When the Libertarian Party was founded it was intended to be the party of free markets, civil liberties and a non interventionist foreign policy. Though electoral success was fleeting and sparse, the party quickly grew a reputation as being a party of principle. By nominating dedicated activists activists like David Koch and Ron Paul and Harry Browne to lead their party, the Libertarian Party established the level of dedication placed on being principled in no uncertain terms. With the Ron Paul Revolution having happened in the Republican Party in 2008, one would think this would drive the Libertarian Party to embrace Paul’s hardcore approach to an even greater extent.
Unfortunately, we have seen the exact opposite unfold since that 2008 primary. The Libertarian Party responded to the rise of Ron Paul in 2008 by nominating Bob Barr, a former congressman who had supported the Drug Importer Death Penalty Act and voted for invading Iraq, outraging liberty activists across the country. This departure from principle lead to the Libertarian Party receiving just 0.4% of the vote in a year where they had massive potential to do better. In 2012 the Libertarian Party nominated former New Mexico governor Gary Johnson, a much better candidate than Barr, who pulled off the 2nd largest percentage the Libertarian Party has ever pulled in a Presidential race (0.99%) and garnered over 1.2 million votes. Johnson was considered a pragmatic libertarian who was perhaps a bit hawkish on foreign policy, but overall was libertarian enough to gain the support of the grassroots. Though it should be mentioned that this 1.2 million votes was nearly half of the 2 million plus votes Congressman Ron Paul received during his presidential run in 2012, demonstrating that there were still many voters being left on the table by this compromise strategy.
This time the Libertarian Party may have gone too far and handicapped their ability to get to the 5% threshold they seek. Gary Johnson is once again the nominee, but over the 2016 primaries he has tacked severely to the left, alienating many in his base of supporters. Johnson has taken positions which are fundamentally unlibertarian or demonstrate a clear lack of understanding of libertarianism. These transgressions include rejecting freedom of association, belittling the importance of the Non Aggression Principle, claiming the free market is killing coal as opposed to the EPA, being unable to provide the definition of a “right”, and a very confusing position on the banning of burqa’s in the United States. This left a serious opening for challengers such as Austin Petersen, Darryl Perry and John McAfee to force a second ballot at this years Libertarian National Convention. Though Johnson won on the 2nd vote of the convention, his 49.5% on vote one paled in comparison to the 70%+ delegates he managed to coalesce in 2012, a sign of a highly fractured party.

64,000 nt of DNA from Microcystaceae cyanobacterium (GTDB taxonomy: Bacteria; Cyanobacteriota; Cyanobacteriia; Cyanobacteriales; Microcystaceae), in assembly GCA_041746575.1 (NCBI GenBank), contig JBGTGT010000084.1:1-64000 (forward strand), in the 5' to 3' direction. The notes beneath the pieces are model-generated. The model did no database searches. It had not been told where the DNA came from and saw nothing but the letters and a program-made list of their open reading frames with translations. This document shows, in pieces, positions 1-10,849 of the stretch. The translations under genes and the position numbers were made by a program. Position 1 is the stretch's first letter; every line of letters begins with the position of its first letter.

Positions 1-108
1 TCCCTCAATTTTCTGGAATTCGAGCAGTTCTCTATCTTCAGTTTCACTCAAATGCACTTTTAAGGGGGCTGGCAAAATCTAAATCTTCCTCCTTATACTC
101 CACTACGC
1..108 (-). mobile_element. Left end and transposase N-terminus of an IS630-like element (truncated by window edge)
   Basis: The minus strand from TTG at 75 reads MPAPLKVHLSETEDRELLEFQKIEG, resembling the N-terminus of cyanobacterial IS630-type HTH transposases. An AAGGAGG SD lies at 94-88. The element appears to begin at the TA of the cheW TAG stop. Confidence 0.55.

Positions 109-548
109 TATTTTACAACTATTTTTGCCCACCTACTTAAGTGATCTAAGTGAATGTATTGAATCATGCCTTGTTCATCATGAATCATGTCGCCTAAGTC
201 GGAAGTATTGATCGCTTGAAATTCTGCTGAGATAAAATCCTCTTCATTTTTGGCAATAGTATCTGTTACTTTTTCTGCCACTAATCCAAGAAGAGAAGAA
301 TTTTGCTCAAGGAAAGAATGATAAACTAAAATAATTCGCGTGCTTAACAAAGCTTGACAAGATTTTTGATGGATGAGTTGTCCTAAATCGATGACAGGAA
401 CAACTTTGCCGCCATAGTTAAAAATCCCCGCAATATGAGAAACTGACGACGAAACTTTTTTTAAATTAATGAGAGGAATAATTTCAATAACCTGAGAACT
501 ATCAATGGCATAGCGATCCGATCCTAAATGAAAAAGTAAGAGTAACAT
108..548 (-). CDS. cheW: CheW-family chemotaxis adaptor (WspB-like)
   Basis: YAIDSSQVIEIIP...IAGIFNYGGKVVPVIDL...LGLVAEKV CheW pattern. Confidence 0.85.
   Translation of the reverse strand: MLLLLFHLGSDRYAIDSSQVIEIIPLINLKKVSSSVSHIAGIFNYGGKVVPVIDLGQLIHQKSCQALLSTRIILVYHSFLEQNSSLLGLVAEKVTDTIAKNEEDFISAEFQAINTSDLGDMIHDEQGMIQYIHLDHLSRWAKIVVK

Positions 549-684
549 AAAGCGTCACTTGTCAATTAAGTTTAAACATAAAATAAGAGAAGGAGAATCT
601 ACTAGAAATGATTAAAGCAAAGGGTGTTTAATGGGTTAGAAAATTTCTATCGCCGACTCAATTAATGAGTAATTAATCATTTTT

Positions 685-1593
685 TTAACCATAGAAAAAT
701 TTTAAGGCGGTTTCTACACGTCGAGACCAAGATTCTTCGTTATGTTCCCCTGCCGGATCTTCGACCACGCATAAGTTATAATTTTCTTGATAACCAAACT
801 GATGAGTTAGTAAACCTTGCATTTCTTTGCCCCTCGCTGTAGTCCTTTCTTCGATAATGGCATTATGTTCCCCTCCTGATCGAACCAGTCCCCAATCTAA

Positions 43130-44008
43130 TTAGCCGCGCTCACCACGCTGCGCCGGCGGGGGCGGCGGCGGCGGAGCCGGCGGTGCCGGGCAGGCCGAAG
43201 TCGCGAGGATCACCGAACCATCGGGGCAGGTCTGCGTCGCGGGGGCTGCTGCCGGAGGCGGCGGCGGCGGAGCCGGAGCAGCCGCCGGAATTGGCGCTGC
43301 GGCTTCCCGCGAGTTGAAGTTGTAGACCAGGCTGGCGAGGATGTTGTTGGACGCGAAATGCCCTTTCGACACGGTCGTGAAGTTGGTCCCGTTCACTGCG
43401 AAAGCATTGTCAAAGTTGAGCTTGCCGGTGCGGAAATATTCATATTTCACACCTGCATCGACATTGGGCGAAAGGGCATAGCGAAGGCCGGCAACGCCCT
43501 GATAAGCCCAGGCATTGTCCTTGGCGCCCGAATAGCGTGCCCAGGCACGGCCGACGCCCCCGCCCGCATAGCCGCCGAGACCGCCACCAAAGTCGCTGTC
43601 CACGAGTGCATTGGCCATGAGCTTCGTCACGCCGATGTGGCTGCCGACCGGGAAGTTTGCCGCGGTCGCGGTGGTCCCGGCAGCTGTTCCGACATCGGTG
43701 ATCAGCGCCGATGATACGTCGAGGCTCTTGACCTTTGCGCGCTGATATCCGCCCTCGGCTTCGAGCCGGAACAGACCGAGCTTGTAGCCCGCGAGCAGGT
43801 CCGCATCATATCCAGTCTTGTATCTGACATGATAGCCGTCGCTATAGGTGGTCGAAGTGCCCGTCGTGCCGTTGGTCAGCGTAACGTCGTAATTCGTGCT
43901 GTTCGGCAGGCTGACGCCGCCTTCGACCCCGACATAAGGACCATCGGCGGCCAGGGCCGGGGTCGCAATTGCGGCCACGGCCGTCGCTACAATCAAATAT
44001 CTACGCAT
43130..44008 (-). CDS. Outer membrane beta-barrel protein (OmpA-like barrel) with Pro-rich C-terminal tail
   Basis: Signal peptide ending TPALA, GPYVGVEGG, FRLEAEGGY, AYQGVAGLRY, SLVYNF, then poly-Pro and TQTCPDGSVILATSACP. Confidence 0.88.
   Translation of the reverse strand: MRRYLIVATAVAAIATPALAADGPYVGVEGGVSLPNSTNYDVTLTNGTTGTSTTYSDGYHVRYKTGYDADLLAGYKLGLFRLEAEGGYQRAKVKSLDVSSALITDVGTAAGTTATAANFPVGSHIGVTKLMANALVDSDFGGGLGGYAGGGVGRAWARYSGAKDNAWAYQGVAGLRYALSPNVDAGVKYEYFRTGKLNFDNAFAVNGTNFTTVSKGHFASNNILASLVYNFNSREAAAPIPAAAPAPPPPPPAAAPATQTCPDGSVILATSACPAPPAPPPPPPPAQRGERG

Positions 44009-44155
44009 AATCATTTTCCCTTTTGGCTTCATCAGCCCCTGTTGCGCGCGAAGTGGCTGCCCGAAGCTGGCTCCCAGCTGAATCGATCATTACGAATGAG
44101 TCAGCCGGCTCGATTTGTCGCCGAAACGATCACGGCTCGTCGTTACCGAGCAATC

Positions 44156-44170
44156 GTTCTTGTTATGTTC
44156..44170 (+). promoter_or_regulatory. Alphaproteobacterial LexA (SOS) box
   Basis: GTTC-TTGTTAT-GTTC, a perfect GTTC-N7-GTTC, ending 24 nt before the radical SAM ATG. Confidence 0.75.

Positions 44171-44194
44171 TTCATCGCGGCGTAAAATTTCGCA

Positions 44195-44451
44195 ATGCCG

The major cause of this fracturing, to an even greater extent than Johnson’s deviation from libertarian principles in his own campaigning, is Johnson’s nomination of former Massachusetts Republican Governor turned lobbyist William Weld as his vice president. Weld is the quintessential Rockefeller Republican, a supporter of the Iraq war who increased state spending as governor and has no qualms about murdering unborn children. Weld supported the EPA’s electric car mandate and greater regulations on smog as well as affirmative action as governor. That isn’t even to mention the fact that Weld endorsed Mitt Romney over Ron Paul twice and endorsed Barack Obama in 2008. You read that correctly, folks, the Libertarian Vice Presidential Nominee endorsed BARACK OBAMA for President in 2008. This is the man Gary Johnson called “the original Libertarian” during the convention? Fortunately, Weld’s nomination was not met unchallenged, prompting a near revolt on the convention floor during his nomination and forcing a second ballot to ultimately confirm him.
I certainly understand the impulse that many liberty activists have to try and nominate a “serious” ticket when we have two frontrunners with historically high unfavorable ratings. It may seem prudent to nominate two former 2 term governors regardless of their views on policy, but it should be very clear to everybody that Bill Weld is not a libertarian and that Gary Johnson is less of one than he was in 2012. Is it worth changing the definition of libertarian itself in an attempt to appeal to the Bill Kristol crowd? Did we not already try a similar strategy with Bob Barr in 2008 and see disastrous results? Even if it works, doesn’t that create an open invitation for every political moderate in DC to turn the Libertarian Party into an empty vessel? I hope you join me in sending a message to the Libertarian Party by refusing to vote for a ticket that has demonstrated clearly that they do not care about the Constitution or libertarian principles.